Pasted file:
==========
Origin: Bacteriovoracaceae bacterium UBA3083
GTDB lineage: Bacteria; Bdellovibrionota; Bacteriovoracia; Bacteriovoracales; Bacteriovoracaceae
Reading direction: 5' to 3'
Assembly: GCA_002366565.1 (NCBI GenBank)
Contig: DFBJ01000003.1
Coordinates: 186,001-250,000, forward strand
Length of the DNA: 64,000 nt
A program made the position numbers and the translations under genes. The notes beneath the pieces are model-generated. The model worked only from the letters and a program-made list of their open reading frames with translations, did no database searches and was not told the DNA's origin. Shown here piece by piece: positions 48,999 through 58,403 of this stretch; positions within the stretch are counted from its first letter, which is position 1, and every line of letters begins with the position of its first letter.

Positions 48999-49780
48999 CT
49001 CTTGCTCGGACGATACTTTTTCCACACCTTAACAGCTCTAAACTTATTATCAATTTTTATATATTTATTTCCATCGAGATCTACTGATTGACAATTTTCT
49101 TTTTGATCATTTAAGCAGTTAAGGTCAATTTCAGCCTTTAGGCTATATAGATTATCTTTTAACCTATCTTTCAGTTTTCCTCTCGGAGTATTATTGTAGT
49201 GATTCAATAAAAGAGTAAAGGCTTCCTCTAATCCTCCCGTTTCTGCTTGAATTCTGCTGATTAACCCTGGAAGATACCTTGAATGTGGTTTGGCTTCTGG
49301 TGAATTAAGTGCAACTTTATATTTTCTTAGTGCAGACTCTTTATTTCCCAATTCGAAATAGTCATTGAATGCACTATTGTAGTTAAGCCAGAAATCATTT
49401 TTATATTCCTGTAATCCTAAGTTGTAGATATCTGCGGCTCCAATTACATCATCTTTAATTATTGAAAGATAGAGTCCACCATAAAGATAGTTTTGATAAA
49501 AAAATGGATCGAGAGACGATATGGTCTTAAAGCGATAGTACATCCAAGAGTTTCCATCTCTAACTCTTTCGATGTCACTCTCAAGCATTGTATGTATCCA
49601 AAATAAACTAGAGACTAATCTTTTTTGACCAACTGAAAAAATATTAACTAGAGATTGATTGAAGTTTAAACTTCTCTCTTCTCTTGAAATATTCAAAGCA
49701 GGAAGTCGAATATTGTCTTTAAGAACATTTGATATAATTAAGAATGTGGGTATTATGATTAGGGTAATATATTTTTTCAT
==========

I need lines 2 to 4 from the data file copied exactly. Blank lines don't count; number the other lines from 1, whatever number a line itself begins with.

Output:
GTDB lineage: Bacteria; Bdellovibrionota; Bacteriovoracia; Bacteriovoracales; Bacteriovoracaceae
Reading direction: 5' to 3'
Assembly: GCA_002366565.1 (NCBI GenBank)